UFC: The Ultimate Filly Combat

Don't let that sweet “I'm just a little baby pony” face fool you. Gretchen Pelham recounts the story of a filly who came into this world swinging.

Photos by Gretchen Pelham.

From Gretchen:

My newborn filly looked right at me and there was no mistake that she had every intention of murdering me very soon. By her still wobbly state it was apparent that she had no idea of just how to accomplish my early demise, yet, but the glint in her eye left no doubt that she would achieve her goal one way or another.

This 2010 filly, Harper Lee, was the second Trakehner foal by Hennessey that I had bred. The other full-sibling colt was born the year before, in 2009. I had to wait three weeks after his due date for his arrival. It felt like I was about to have a nervous breakdown “sleeping” 25 nights in a row in the dressing room of my horse trailer waiting for him to be born.

This new filly, however, was not late. Not even by one day.


I had been told by several people that once a mare is late, she would usually go late every pregnancy. Well, no one told the mare this tidbit.

On June 4, 2010, the official due date, the dressing room of my horse trailer wasn’t even set up yet for me to camp out in. I was so sure that I still had weeks of time, with the mare giving no signs of imminent foaling, that at midnight I didn’t even go to check on the mare. I was awake at midnight, and I even contemplated it. But in the end I was lazy and didn’t leave the house. “She won’t foal” I thought.

At 8 a.m. I walked into the foaling stall and saw a filly jump up quite easily in the corner. It was obvious that she was about 7-8 hours old. My first reaction was to say, “Why, you B@#$%.” I was directing the cuss at the mare, but I believe that the filly took offense. Major offense.

The filly had no idea who or what I was, and she had no intention of figuring it out either. I had my colt imprinted the moment he was born. It was obvious that this filly was not.


It took about 30 minutes for me to catch her in the stall. Even less than 12 hours old, she tried to kick me every time I got near. She would keep her head as far from me as she could and only present a twitching tail towards me. I believe that is the equine version of Giving the Finger. This was to be the pattern for every time I approached her. In college I had worked at an equine hospital in Lexington, KY, Hagyard-Davidson-McGee, and I had learned several tricks to catching unruly foals. This spanking new filly made all the Standardbreds and Thoroughbred foals I had worked with in Kentucky look like sissies.

I somehow managed to get a halter on her and dip her navel without losing any brain matter. Relations did not improve when the vet arrived later to take blood.

I caught her about four times that first day, and I followed the routine I had with the colt. Each time I would rub her all over with my hands and a fleece saddle pad. Unlike the colt, she was not amused. I would handle her ears and put my thumbs in her mouth, which left her highly offended. I would sack her out by gently thumping the heavy lead rope all around her belly and legs. That she considered criminal. I rubbed running clippers sans blades all over her head, ears, body and as far down her legs as I dared. She was left quaking with fury and indignation and formulating a plan to rub me out.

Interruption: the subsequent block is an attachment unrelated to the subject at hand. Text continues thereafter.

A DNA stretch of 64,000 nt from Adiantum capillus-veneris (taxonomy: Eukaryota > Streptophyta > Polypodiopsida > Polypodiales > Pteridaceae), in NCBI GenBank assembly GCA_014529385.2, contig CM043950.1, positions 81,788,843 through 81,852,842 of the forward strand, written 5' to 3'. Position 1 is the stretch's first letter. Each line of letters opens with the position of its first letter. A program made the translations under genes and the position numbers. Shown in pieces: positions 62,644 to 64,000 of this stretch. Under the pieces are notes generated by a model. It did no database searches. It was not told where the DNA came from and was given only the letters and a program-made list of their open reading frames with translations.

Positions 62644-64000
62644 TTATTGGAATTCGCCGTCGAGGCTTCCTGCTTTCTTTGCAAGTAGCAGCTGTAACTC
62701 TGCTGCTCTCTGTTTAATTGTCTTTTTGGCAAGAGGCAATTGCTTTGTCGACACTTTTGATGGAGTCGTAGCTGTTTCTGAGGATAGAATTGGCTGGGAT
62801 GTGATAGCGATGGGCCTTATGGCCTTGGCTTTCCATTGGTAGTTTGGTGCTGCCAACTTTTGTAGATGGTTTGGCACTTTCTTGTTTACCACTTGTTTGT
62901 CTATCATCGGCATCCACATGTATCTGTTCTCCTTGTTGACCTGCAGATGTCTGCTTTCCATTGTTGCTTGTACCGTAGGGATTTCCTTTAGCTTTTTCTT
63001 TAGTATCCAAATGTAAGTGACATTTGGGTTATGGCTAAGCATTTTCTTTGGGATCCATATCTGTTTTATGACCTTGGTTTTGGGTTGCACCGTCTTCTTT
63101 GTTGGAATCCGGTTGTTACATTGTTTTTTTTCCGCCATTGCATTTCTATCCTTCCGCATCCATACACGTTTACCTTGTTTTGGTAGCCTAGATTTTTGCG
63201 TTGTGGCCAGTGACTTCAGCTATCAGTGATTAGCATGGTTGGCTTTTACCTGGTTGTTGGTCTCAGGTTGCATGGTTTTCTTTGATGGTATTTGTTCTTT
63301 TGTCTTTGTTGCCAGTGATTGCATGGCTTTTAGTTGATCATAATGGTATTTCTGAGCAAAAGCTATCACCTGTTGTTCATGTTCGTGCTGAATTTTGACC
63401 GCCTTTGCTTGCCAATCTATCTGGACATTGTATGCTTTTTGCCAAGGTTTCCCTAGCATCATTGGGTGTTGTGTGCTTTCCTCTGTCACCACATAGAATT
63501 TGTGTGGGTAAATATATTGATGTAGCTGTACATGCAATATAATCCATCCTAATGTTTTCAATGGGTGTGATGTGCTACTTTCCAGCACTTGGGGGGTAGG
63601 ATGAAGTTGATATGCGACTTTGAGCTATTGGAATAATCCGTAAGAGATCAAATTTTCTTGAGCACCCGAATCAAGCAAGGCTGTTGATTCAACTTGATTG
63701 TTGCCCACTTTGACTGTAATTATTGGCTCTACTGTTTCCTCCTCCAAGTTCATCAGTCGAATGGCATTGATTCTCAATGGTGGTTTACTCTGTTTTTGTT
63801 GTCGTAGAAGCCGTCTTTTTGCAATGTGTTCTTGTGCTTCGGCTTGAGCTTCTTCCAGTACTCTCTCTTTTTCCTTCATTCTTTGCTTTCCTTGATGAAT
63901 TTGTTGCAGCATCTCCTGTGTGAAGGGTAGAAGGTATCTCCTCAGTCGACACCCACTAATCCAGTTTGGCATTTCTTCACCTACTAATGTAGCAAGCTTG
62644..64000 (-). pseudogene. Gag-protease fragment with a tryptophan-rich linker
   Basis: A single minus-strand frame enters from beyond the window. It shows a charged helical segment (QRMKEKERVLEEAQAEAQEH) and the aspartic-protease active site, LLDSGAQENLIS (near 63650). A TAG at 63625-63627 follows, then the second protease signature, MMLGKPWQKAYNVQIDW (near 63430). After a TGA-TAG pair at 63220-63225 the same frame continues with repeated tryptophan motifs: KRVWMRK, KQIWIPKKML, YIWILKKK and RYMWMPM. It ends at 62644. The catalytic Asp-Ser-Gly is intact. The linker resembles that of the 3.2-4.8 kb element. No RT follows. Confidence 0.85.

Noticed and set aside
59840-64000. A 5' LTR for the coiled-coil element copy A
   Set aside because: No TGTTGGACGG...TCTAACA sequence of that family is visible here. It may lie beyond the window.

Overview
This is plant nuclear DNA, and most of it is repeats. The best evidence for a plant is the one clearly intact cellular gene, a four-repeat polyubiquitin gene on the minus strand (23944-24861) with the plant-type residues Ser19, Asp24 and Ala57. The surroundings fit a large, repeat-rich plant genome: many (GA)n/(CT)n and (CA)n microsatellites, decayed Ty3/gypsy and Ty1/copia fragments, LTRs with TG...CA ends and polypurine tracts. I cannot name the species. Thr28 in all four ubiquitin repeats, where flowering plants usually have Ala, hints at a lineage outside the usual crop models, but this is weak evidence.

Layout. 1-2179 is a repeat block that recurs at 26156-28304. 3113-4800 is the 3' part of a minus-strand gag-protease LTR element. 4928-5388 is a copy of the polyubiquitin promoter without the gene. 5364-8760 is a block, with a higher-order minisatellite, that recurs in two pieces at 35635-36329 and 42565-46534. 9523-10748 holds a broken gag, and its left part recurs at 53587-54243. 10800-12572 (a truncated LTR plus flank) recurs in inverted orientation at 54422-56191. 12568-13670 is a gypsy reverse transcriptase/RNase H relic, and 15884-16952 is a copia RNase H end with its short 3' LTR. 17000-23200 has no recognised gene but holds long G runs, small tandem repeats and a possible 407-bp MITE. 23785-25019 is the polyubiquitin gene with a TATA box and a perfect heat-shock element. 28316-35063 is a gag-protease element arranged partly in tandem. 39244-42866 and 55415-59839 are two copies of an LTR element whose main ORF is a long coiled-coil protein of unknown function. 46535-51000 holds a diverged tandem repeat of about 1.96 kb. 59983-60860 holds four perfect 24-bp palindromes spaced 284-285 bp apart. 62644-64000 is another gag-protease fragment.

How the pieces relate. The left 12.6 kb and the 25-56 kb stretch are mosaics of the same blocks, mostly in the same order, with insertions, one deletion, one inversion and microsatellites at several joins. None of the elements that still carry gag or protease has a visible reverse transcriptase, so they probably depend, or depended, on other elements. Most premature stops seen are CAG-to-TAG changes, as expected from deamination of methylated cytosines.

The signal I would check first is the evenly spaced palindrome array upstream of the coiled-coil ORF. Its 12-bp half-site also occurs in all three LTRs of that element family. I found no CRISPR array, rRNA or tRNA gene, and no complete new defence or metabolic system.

My colt never batted an eye at any of this, but SHE was obviously not the colt. After many attempts, I found I could only catch her while holding a dressage whip. Now, I didn’t whip her. It was an extension of my arm – it was literally the only way I could separate her from her mother, and get her in a corner without getting kicked. Without it I wound up in endless circles ‘round and round’ the mare. At one point I honestly planned to try to get her distracted by dizziness, but I succeeded in only getting myself sick.

By her second full day I knew I was in over my head. This filly absolutely hated me, and was getting stronger and therefore closer to her murderous goal. I realized that what I did with the colt was not working with her. So I asked for advice, and was told to “throw” her. I had never actually picked up a foal and sat down with it, but I had seen it done before. How hard could it be?


I realized too late that I had seen it done by a rather large man, not by a five-foot woman who weighed not much more than the filly.

So, all alone I caught the filly that morning. After the usual tussle, I was able to catch her and stand at her ribs. I tried putting the lead rope around her hind leg that was closest to me. She kept kicking it off. After about five tries I got it around and started to pull up toward her head while I lifted her up. Oh wow, that really ticked her off.

It became apparent very quickly that I had no skill, no grace and no strength at this exercise. Instead of gently lowering the filly to the ground, it became a battle suited for the caged fight nights on pay per view.

I wish I had a video of that fight. I never knew equines could perform mixed martial arts. No one told me that Kung Fu was learned in the womb. Hooves were a blur in every direction. She could do the most amazing round house kick with all four legs at once. I racked my brain for moves I had seen in Jackie Chan movies and the Matrix. Just how did Bruce Lee manage that One Inch Punch again?

She gave me a black eye when her head popped up and cracked me in the cheek. Then I thought I had lost a tooth when I felt blood on my lip. Since it was unseasonably hot for early June, the combined sweat from both of us made my grip on her slick, newborn coat slippery.